The third stage is the psychology of the prisoner after his liberation. Frankl was freed after 3 years, yet he and his inmates did not feel pleased.
“Freedom, we repeated to ourselves, and yet we could not grasp it. Its reality did not penetrate into our consciousness; we could not grasp the fact that freedom was ours.”
They had literally lost the ability to feel pleased and had to relearn it slowly. This is known as depersonalisation, everything appears unreal, unlikely, as in a dream.
Many experienced bitterness. The superficiality and lack of feeling of one’s fellow men was so sickening that:
“one finally felt like creeping into a hole and neither hearing nor seeing human beings anymore.”
Others experienced disillusionment:
“Woe to him who found that the person whose memory alone had given him courage in camp did not exist anymore!”
Part II. Logotherapy in a Nutshell
The second section of the book, “Logotherapy in a Nutshell,” is devoted to explaining Frankl’s ideas about logotherapy in more detail.
He named his practice after the Greek word logos, which denotes “meaning.” His form of therapy is oriented around helping patients find meaning in their future, in contrast to the psychoanalytic practice of solving a patient’s problems by focusing on their past.
The most important force in a man’s life is his desire to find meaning. While Freud speaks of a “will to pleasure” and Adler speaks of a “will to power,” Frankl focuses on a “will to meaning”, as the primary motivational force in man.
An inability to follow the will to meaning gives way to existential frustration. This can in turn result in neuroses, which may be defined as a poor ability to adapt to one’s environment, an inability to change one’s life patterns and the difficulty to develop a richer, more complex and satisfying personality.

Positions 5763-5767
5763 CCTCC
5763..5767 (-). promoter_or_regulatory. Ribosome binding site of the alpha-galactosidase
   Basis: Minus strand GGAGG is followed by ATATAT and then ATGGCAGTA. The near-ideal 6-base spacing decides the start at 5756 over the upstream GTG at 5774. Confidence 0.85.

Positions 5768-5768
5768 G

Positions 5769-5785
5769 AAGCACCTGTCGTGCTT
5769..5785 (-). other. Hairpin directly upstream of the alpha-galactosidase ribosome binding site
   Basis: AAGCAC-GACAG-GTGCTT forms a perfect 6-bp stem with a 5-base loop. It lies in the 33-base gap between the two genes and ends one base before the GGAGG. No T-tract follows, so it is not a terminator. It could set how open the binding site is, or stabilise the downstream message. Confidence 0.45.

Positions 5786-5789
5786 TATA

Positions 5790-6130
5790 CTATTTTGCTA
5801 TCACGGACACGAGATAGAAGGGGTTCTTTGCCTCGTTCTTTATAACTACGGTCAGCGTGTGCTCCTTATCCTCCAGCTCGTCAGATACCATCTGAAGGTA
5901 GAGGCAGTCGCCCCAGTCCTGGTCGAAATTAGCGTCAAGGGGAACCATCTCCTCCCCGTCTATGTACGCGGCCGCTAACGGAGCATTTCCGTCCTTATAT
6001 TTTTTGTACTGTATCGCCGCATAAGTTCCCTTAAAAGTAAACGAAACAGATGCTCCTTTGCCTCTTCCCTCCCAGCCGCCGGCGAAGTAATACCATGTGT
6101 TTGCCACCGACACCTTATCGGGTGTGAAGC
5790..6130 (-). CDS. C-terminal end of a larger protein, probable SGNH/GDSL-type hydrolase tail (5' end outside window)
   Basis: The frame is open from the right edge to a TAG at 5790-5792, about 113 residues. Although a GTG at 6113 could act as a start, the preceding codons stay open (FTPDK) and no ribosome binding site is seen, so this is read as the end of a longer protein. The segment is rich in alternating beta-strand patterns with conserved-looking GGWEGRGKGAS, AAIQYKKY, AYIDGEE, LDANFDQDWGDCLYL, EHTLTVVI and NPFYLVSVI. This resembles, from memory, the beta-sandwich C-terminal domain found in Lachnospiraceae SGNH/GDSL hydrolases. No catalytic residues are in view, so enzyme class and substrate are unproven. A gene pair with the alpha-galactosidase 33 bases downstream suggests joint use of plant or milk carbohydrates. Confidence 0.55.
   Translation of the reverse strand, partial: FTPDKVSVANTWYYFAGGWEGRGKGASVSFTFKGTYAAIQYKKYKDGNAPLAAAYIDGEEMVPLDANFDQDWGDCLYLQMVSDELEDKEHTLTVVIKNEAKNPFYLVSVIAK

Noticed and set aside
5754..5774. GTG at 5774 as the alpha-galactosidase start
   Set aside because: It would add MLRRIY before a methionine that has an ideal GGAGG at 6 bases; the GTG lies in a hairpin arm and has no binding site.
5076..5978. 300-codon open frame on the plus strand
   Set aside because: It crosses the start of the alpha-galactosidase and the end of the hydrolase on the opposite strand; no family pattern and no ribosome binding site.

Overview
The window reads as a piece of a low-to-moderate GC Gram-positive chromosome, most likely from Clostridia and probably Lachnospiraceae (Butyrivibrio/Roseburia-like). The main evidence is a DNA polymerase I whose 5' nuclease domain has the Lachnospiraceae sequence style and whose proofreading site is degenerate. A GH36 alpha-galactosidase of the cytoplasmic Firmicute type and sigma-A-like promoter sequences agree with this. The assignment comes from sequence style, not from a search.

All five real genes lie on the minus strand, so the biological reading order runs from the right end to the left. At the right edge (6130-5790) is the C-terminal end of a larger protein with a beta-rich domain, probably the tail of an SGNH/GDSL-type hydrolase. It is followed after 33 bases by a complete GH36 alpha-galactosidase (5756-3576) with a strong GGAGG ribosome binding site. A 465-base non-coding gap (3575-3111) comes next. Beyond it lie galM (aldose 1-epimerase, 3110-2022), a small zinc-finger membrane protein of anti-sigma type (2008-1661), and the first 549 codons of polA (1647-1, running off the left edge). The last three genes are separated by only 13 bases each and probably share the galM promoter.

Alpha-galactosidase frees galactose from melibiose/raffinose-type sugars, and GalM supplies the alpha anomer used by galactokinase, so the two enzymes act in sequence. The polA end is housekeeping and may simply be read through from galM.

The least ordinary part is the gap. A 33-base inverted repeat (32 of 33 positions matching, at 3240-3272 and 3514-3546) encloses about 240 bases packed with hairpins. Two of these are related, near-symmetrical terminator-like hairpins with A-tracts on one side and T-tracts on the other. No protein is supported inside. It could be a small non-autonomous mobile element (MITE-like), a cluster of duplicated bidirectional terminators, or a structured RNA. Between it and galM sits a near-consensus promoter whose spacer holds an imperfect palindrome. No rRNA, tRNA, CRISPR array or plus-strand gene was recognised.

Unlike the neuroses dealt with in psychoanalytical practice which emerge from gratification and satisfaction of drives, in logotherapy one speaks of noögenic neuroses (from the Greek word noös or “mind”), which arise from existential issues and problems with the will to meaning.
A man’s concern over the worthwhileness of life is an existential distress but by no means a mental disease. A misinterpretation of this may motivate a doctor to bury his patient’s existential despair under a heap of tranquilising drugs.
The logotherapist regards his assignment as that of assisting the patient to find meaning in his life through widening and broadening the visual field of the patient, so that the whole spectrum of potential meaning becomes conscious and visible to him.
To be mentally sound, man must constantly be struggling and striving for a worthwhile goal.When people are haunted by their inner emptiness, with a feeling of ultimate meaninglessness, they exist in what is known as an “existential vacuum”.
Man should not ask what the meaning of his life is, but rather he must recognise that it is he who is asked. Thus, responsibility is the very essence of human existence.
“Live as if you were living already for the second time and as if you had acted the first time as wrongly as you are about to act now!”
Frankl claims that there are three ways to find meaning in life: (1) by working or doing a deed; (2) by love; and (3) by the attitude we take toward unavoidable suffering.
The first is the way of achievement or accomplishment. The second way of finding a meaning in life is through love:
“Love is the only way to grasp another human being in the innermost core of his personality.”
The third way of finding a meaning in life is by suffering. Suffering is in no way necessary to find meaning, but rather meaning is possible in spite of suffering, provided that it were unavoidable.
“Suffering ceases to be suffering at the moment it finds a meaning.”
Suffering may well be a human achievement. One of the basic tenets of logotherapy is that man’s main concern is not to gain pleasure or avoid pain but rather to see a meaning in his life.
“Our current philosophy stresses the idea that people ought to be happy, that unhappiness is a symptom of maladjustment. Such a value system might be responsible for the fact that the burden of unavoidable unhappiness is increased by unhappiness about being unhappy.”
Happiness cannot be pursued; it must ensue. A human being is not one in pursuit of happiness but rather in search of a reason to become happy, through actualising the potential meaning inherent and dormant in every given situation.
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Man’s Search for Meaning in 10 Minutes | Viktor Frankl
Man’s Search for Meaning was published by Viktor Frankl in 1946. Frankl is the founder of logotherapy. The most important force in a man’s life is his desire to find meaning.